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Hear from our speakers

Ahead of the UK’s biggest AD and biogas trade show we asked our speakers for an insight into what they are working on at the moment and what they hope to get across at UK AD & Biogas 2013. Here are some of their responses:

Dr Jonathan Scurlock, NFU

What are you working on at the moment that you’re most excited about?

Building upon recent engagement with Defra and DECC officials, and the previous widely shared aspiration for 1000 AD plants on farms by 2020, the NFU is pleased to be helping an AD industry group to develop a more detailed level of ambition for on-farm AD, based upon likely uptake in each farming sector (dairy, pigs, poultry, hort/veg, arable, etc.).

If you were to become the Energy Secretary/ Environment Secretary what would you change and why?

Deployment of AD on farms at smaller scale urgently requires more carefully directed support from both the Feed-In Tariffs and the Renewable Heat Incentive schemes, and “room to grow” in the planning and permitting regimes.

Jonathan will be speaking in the conference session ‘Making the most of our resources’ on 3 July at 15.45 – 16.05.

Dorian Harrison, Monsal

If you were to become the Energy Secretary/Environment Secretary what would you change and why?

Legislate such that energy generation in the UK was priced on carbon emissions with higher than average carbon energy generation paying a tax which would then be paid to lower than average carbon generating technologies and use this mechanism to replace all subsidies.

How do you hope to influence the audience at UK AD & Biogas 2013? What are the 2 or 3 key messages you want them to remember?

I want the audience to take home the message that AD should perform well and have a good understanding that AD plants performing at high efficiency generate more revenue than poorly performing plants.

Dorian will be speaking in the conference session ‘Getting technology and operations right’ on 4 July at 10.00 – 11.00.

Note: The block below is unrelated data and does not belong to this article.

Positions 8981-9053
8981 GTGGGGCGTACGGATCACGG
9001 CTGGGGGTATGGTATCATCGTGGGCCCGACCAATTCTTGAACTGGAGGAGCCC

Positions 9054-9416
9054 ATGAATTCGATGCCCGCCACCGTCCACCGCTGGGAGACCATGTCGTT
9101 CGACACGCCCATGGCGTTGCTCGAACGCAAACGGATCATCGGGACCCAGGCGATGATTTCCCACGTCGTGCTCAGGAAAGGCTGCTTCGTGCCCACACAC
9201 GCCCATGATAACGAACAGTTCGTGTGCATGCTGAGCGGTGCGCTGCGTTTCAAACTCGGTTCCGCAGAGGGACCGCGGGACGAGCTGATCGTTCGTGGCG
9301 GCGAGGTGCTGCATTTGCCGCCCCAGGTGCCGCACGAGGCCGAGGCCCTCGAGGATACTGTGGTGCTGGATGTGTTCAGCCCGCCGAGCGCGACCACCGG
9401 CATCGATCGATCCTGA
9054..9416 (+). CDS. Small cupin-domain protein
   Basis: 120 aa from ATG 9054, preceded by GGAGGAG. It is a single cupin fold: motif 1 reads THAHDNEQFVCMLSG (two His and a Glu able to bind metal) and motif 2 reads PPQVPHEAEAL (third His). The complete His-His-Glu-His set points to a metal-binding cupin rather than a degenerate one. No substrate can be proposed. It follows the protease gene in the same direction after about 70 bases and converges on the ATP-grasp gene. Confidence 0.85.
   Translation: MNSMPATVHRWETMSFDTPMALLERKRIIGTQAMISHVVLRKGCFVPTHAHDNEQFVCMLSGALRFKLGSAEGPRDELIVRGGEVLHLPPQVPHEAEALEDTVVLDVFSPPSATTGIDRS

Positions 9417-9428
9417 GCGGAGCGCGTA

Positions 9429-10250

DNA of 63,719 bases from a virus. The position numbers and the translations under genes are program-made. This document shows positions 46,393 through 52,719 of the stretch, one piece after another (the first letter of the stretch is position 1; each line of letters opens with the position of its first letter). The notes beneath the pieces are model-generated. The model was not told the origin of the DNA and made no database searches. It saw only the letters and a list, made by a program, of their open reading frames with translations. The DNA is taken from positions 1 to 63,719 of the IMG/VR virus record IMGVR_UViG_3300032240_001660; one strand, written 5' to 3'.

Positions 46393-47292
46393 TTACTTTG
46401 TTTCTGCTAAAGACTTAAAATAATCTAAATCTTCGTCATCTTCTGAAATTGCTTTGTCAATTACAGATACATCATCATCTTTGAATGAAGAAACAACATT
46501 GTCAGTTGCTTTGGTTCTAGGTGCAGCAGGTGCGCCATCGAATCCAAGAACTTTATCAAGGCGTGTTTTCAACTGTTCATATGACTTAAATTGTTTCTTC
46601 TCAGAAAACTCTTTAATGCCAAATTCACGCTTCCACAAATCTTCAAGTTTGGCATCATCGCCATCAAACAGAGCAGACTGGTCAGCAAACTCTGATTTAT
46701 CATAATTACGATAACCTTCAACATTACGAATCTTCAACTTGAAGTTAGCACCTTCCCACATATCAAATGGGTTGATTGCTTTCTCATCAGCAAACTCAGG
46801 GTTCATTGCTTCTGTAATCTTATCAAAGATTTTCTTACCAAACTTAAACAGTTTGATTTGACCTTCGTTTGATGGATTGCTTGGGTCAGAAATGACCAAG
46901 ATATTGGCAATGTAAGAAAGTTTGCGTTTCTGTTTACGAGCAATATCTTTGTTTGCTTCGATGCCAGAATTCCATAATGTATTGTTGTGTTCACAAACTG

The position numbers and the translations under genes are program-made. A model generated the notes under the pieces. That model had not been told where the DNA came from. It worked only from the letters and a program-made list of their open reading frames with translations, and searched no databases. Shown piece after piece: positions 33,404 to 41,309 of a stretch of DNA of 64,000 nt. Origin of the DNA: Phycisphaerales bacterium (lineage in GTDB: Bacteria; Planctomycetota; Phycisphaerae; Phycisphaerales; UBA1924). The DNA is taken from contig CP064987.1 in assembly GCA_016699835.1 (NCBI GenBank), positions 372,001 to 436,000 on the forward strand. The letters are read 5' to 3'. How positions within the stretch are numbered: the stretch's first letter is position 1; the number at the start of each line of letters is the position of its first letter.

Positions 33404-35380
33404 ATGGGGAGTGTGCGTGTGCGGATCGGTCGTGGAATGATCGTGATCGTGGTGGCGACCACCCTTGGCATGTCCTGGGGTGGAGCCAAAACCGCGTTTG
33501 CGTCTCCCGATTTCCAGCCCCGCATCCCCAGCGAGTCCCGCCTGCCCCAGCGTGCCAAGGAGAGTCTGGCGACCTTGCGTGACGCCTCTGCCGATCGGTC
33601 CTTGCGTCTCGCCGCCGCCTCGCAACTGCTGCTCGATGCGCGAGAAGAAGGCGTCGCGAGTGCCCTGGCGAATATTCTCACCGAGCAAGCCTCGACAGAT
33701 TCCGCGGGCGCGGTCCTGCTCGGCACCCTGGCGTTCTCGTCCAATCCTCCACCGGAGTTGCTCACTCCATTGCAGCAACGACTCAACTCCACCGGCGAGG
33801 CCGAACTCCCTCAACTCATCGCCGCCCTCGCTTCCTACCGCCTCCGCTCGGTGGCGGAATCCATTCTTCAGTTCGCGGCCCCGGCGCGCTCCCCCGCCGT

Amaya Arias-Garcia, Tamar Energy

What do you think the strengths of AD are? How does it fit into what you want to achieve over the next two years?

The most important strength of AD as a process is the ability to recover a material in a very efficient way by producing renewable energy or fuel and an organic fertiliser. Another important strength of AD is the decentralised energy potential of the process, allowing the production of energy close to where it will be used. This local generation reduces transmission losses in turn making it more efficient.

How do you hope to influence the audience at UK AD & Biogas 2013? What are the 2 or 3 key messages you want them to remember?

I would like everyone to understand how important AD is for the future generations. In addition I would like everyone to understand that it is not good enough to develop AD plants but we should work hard to achieve long operating, efficient and safe plants.

Amaya will be speaking in the conference session ‘Getting technology and operations right’ on 4 July at 10.00  – 11.00.

Brenda Foster, Animal Health and Veterinary Laboratories Agency (AHVLA)

Realistically, what would you like to achieve in the next two years?

Ensure that the AD industry is aware of the Animal By-Products legislation and how it affects their businesses.

Brenda will be speaking in the conference session ‘Getting technology and operations right’ on 4 July at 12.00 – 12.30.

Niels Christian Holm, SH+E Group

What do you think the strengths of AD are? How does it fit into what you want to achieve over the next two years?

The most important strength of AD is the production of renewable energy, as opposed to aerobic treatment designs which have a huge net energy demand. Furthermore, anaerobic processes generate a product that is very interesting in terms of additional nutrient recovery, increasing the  environmental and cost benefits even further.

If you were to become the Energy Secretary/ Environment Secretary what would you change and why?

In the field of bioenergy, I would change the system of subsidies to promote the generation of energy from waste substrates, both liquid and solid, including manure. I would promote nutrient recovery from wastewater and waste sludge, possibly by creating suitable incentives.

Niels will be speaking in the seminar session ‘Innovation in process design’ on 4 July at 12.00 - 13.00 in the Purple Seminar Theatre.

Gary Stoddart, SFQC

What are you working on at the moment that you’re most excited about?

Environmental schemes that are independently certified for carbon capture and re-cycling. Such verified schemes will help to mitigate climate change.

How do you hope to influence the audience at UK AD & Biogas 2013? What are the 2 or 3 key messages you want them to remember?

Get more AD plants certified to BCS so the digestate is a product and not a waste.  Explain the benefits of digestate as a fertiliser to farmers and growers – a safe product providing readily available plant nutrients.

Gary will be speaking in the seminar session ‘The experience of PAS110 and how it is being revised’ on 4 July at 14.00 - 15.00 in the Green Seminar Theatre.

See all of our speakers in our conference and seminar programmes.

Posted in: ADBA News, Industry News, Members' press release, News for Members, Policy updates, R&D Updates

Tags: AHVLA, Monsal, NFU, SFQC, SH+E Group, Tamar Energy, UK AD & Biogas, UK AD & Biogas 2013